I was 16 when I had my first full panic attack. I sat clutching my French horn (yes, I played the French horn), waiting for a solo in a school band performance, and found I couldn't catch my breath. My stomach and chest felt impossibly tight. This wasn't an average case of nerves: my entire body responded to the fear of playing music publicly with what I now understand to be chronic anxiety. I felt I might die.
I managed that day to slow my breathing just enough so I could finish my solo without the audience knowing that, moments before, I'd had the intense urge to run away or barf. And I went on to reason away many similar moments, hiding them from myself and others. It took me the next 20 years, earning a PhD in the sociology of mental health, becoming a parent, undergoing three kinds of therapy, working in a national mental health organization and liaising with youth mental health advocates to identify that I went through intense anxiety as a teenager and young adult.
I still do experience anxiety from time to time, though I've learned to live with it in a healthier way -- through acceptance, a willingness to receive love from friends and family, and treatment from qualified professionals.
It's clear we need psychological services to be better woven into our public health-care system across Canada.
For me, figuring out and seeking treatment for my anxiety has been a healing and affirming process. But I often wonder: how would my childhood and teenage years have been different if I had a vocabulary for understanding my anxiety? If my parents, siblings or friends did? If I had early access to therapy or other kinds of treatment -- or even just a way to talk about my anxiety and resulting depression? As a teenager, I rightfully found it difficult to find a language for something shrouded in silence and discrimination.
Given what we know as researchers about the prevalence of mental health problems and illnesses in Canadian youth -- in 2011 an estimated 1.04 million young people ages nine to 19 were living with a mental illness, which means almost one in four -- there's a strong case for giving primary health care a larger role in mental health.
If young people can't access services in the community because of long wait times, or find support through a family doctor, they end up in emergency rooms -- which only increases wait times and drains existing resources.
As research also shows, psychotherapies and clinical counselling are cost effective and improve outcomes for many people living with mild to moderate depression and anxiety, if they're provided by qualified people and delivered early. It's clear we need psychological services to be better woven into our public health-care system across Canada. Comprehensive and integrated community-based care can meet young people where they are: in schools, at work, or even online.
But if we're going to advocate for community-based care, we need to identify which communities need specific supports, and why. The fact that I eventually accessed the right help for anxiety is, after all, a matter of privilege. My gender, race, sexual orientation, class and education afforded me tremendous access.
We live in a country where some populations are chronically underserved by our current health system and face disparities in their health status; First Nations, Inuit and Métis youth are foremost among them, and youth suicide is in full crisis in many northern and remote communities across Canada. And if you're a young person who is also LGBTQ2S, living in poverty, or a newcomer to Canada, you are more likely to face unique mental health challenges early in your life.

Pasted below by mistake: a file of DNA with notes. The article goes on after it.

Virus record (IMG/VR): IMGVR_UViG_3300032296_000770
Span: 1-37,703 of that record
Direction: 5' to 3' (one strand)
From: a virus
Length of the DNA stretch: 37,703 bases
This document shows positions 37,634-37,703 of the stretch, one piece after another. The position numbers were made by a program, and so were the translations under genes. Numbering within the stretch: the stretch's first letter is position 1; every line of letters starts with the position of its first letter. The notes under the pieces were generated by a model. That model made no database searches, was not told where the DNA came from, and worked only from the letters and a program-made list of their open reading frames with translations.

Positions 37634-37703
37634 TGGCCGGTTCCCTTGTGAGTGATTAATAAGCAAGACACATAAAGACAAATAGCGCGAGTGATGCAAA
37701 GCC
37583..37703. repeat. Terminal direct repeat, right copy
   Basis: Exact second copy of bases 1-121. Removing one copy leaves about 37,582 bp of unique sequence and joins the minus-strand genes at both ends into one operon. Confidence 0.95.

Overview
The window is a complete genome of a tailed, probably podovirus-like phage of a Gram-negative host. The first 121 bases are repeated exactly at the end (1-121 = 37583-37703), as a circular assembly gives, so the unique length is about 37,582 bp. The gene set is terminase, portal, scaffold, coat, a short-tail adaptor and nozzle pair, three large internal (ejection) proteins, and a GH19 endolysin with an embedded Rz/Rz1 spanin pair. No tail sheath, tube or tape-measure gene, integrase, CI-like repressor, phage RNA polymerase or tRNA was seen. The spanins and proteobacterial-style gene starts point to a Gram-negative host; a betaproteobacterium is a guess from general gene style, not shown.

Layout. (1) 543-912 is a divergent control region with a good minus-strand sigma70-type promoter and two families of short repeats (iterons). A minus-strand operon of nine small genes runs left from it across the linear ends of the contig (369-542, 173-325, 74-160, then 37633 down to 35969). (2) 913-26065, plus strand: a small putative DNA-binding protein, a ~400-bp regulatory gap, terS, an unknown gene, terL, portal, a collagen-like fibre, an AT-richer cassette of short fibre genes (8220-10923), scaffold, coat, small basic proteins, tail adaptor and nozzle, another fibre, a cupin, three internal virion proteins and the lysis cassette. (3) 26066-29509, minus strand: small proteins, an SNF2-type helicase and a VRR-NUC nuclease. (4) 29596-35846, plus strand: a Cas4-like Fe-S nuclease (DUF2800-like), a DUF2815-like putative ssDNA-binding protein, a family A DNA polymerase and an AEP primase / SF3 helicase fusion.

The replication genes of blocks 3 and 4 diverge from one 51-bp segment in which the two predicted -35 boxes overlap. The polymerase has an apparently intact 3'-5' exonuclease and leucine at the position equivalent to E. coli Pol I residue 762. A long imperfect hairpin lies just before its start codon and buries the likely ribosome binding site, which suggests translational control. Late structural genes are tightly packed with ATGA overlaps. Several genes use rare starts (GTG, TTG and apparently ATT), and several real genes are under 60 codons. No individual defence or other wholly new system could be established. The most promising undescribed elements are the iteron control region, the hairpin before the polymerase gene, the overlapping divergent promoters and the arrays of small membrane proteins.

Attending carefully to these social determinants of health -- and truly listening to young people who experience inequality, poverty, and systemic barriers to care, without tokenizing them -- is crucial if we want to improve how our mental health system cares for youth.
I regularly find hope and optimism when I engage with the Mental Health Commission of Canada's Youth Council, a group of exceptional young people who have lived experience with mental illness -- either personally or through a family member or friend. They embody the principles of recovery and resilience and are open, lively, smart advocates for systemic change. Most of all, by engaging in advocacy projects, informing us as policy makers, and speaking to their peers and to the media to break the stigma around mental illness, these inspiring young people are finding new vocabularies for what it means to live through mental health issues early in life.
I'd like to take this opportunity to acknowledge Maddie's family, who, under terrible circumstances, have courageously furthered the difficult conversation about youth suicide in Canada. Thank you for sharing your story about Maddie, for inspiring others to speak, especially youth, and for your own strength and resilience in the wake of loss. My love and respect to everyone who has been directly or indirectly affected by suicide.
Frame Of Mind is a new series inspired by The Maddie Project that focuses on teens and mental health. The series will aim to raise awareness and spark a conversation by speaking directly to teens who are going through a tough time, as well as their families, teachers and community leaders. We want to ensure that teens who are struggling with mental illness get the help, support and compassion they need. If you would like to contribute a blog to this series, please email email@example.com
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- Anxiety Disorders: You Are Not Alone And You Can Beat This
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